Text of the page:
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It's the Economy, too, at this Year's PGA Merchandise Show
If last Thursday was the first time you had ever attended the PGA Merchandise Show in Orlando, Fla., and you walked through the front doors of the 1.1 million-square-foot West Concourse at the Orange County Convention Center, squeezed onto the escalator taking people up to the second floor, passed the men in white coats (Titlist representatives) outside the Linda Chapin Auditorium and entered the main exhibition hall, you will have come to an immediate, stunned halt and looked on incredulously at the swarm of golf industry professionals buzzing about you. In an instant you will have concluded that golf is happily weathering the economic storm currently laying waste to the rest of the world. While the banking, insurance, real estate and automotive industries crumble, golf, you would assume, was doing more than just surviving; it was positively thriving.
The top manufacturers' fancy, 3,000-square-foot booths with their armies of smartly-uniformed sales people were as impressive as ever. The PGA of America was out in force again, offering a total of 71 educational seminars to its member professionals eager to develop strategies for managing and even growing their business in hard times. Over 1,230 media personnel from 22 countries were also present.
On the surface at least, all appeared rosy. Those for whom this was the fourth or fifth show, however, sensed something was slightly amiss. It certainly wasn't outright fear. But the usual confidence and optimism of those in attendance seemed to be replaced this year with some trepidation and unease over what lies ahead.
There were gaps on the main floor that certainly weren't apparent in recent years - booth numbers were down from 1,250 last year to 1,100 this year - and noticeably fewer attendees were strolling the 10 miles of show aisles on the main floor.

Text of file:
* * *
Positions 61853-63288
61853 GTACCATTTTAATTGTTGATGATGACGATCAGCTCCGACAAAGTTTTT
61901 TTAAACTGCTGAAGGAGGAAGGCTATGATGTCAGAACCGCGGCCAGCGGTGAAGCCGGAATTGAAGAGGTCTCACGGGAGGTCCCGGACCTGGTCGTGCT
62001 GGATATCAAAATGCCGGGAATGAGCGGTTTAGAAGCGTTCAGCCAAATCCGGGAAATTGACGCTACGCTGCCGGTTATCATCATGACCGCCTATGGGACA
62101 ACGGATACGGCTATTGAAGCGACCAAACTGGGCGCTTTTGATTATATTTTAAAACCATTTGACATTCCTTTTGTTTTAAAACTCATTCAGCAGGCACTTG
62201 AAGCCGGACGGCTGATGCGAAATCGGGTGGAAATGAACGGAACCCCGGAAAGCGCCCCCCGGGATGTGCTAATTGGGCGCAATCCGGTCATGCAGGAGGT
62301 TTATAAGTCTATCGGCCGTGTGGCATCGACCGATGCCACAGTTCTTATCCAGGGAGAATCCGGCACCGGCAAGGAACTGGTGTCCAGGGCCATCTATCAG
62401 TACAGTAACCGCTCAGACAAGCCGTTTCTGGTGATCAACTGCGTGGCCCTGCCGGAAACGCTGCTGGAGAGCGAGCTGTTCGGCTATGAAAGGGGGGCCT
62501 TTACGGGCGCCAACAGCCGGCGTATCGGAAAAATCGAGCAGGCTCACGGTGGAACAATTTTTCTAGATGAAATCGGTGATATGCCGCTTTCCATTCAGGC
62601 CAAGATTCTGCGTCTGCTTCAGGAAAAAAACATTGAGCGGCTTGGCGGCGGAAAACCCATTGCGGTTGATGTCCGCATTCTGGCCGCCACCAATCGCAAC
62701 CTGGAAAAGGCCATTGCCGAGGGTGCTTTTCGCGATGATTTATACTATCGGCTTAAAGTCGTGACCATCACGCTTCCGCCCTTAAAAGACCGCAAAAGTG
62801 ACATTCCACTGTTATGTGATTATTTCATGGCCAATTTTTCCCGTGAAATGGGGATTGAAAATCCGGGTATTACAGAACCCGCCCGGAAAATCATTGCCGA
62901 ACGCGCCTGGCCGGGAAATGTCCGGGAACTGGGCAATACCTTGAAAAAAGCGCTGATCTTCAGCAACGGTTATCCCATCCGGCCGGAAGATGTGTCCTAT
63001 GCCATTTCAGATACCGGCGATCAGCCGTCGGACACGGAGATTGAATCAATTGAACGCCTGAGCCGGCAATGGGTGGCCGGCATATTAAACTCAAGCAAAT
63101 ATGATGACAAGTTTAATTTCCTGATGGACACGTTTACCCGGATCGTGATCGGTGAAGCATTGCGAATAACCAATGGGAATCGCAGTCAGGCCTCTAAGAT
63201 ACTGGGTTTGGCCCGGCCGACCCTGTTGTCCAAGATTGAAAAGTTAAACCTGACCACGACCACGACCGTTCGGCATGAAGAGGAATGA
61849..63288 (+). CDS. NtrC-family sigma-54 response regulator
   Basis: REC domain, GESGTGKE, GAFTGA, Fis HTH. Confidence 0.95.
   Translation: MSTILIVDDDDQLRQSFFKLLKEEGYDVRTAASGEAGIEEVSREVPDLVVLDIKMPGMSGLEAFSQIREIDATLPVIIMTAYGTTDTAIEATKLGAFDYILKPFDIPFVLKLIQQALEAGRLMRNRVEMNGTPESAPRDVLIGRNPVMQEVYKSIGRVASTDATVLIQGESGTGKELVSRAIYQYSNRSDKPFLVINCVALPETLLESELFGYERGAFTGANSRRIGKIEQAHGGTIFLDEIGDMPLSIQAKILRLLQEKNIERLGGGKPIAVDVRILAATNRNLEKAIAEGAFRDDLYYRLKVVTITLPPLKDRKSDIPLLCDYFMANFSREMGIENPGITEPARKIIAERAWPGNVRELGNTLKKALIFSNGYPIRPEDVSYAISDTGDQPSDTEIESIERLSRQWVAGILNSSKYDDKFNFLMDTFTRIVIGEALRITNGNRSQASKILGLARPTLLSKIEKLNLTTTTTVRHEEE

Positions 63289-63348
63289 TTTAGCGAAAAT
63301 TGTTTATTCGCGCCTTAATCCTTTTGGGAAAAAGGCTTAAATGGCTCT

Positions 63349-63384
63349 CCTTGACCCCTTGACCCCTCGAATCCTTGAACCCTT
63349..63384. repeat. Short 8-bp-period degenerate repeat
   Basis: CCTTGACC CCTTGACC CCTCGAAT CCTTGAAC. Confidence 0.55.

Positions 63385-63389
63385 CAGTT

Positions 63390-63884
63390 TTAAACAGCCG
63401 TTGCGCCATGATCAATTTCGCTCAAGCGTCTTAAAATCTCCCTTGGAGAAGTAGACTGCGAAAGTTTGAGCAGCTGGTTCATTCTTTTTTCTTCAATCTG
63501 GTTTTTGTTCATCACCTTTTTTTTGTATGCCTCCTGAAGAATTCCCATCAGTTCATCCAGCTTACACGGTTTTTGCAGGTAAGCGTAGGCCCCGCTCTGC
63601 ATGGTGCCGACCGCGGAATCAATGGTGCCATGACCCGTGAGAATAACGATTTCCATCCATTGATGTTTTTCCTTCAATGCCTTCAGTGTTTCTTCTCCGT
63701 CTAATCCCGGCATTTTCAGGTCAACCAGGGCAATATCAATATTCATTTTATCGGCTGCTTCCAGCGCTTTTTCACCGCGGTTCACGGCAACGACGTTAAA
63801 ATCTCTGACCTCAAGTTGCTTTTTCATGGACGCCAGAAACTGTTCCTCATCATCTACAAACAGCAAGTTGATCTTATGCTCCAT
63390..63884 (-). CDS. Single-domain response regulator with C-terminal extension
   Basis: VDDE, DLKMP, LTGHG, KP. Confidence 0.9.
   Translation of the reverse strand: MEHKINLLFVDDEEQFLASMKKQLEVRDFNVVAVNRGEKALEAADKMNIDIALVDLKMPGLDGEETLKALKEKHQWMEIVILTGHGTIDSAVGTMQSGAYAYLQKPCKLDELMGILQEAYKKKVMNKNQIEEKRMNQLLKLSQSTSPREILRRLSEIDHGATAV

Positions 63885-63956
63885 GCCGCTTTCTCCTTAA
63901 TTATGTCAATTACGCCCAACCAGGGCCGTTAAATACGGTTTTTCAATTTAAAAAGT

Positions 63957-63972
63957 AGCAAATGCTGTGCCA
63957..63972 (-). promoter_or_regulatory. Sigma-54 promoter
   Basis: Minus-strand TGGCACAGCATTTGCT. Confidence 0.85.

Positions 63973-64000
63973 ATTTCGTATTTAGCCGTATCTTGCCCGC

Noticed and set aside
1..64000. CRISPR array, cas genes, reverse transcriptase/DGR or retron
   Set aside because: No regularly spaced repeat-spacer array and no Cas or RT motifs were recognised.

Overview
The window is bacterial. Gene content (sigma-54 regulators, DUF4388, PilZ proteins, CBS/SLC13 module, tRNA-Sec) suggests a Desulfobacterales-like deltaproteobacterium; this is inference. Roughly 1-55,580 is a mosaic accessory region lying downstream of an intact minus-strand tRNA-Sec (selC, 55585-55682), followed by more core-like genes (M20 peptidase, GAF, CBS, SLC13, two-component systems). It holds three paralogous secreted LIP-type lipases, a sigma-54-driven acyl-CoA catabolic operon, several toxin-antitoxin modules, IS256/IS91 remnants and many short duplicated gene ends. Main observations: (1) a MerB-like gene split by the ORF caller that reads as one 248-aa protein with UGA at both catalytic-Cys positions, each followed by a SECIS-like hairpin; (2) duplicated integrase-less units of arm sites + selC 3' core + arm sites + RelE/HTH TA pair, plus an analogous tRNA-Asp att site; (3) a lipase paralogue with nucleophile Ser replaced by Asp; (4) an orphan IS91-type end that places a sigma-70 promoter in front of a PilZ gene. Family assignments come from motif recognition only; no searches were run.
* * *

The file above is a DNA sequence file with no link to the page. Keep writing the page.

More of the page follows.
"There were a couple of significant spaces out there that I haven't seen before," one regular visitor told me. "And it seemed a lot easier getting 'round the place this year too. Normally it's difficult to get to everything you want to see on the Thursday because it's so packed in there. But I got round fairly comfortably this time. That's never happened in all the time I've been coming to the show."
Moving a little deeper below the surface, the mood became increasingly subdued. Asked how they were faring, many of the club professionals, equipment manufacturers, tour operators and golf-service providers I spoke with simply rolled their eyes and shook their heads.
But perhaps the clearest sign, for me anyway, that the industry is beginning to struggle was the total absence of party invites. In a typical year, anyone registered with the PGA of America as a media member receives a dozen or more invitations to intimate functions, cocktail parties, happy hours and the occasional highly elaborate - not to say excessive - product launch involving laser light shows and distinguished guests at an exciting venue like Universal Studios or Downtown Disney. The free drink flows, black-tied waiters pass round with hors-d'oeuvres, hired entertainment bangs out tunes and free samples of whatever product is being introduced are made available to virtually anyone who wants them.
If you drop your sample while getting down on the dance floor, you needn't worry because you can just pick another up at the door on your way out. In years gone by, I've had to jettison several items of clothing from my luggage in order to make room for all the cool gifts I've been given. And, if not a laser light show with free stuff, then a golf day at ChampionsGate or even Bay Hill - with yet free stuff - might be the vehicle manufacturers use to get their shiny new equipment in the hands of those who review it. This year, to get test samples you had to go through various channels and sign forms forcing you to send the product back once you were finished with it.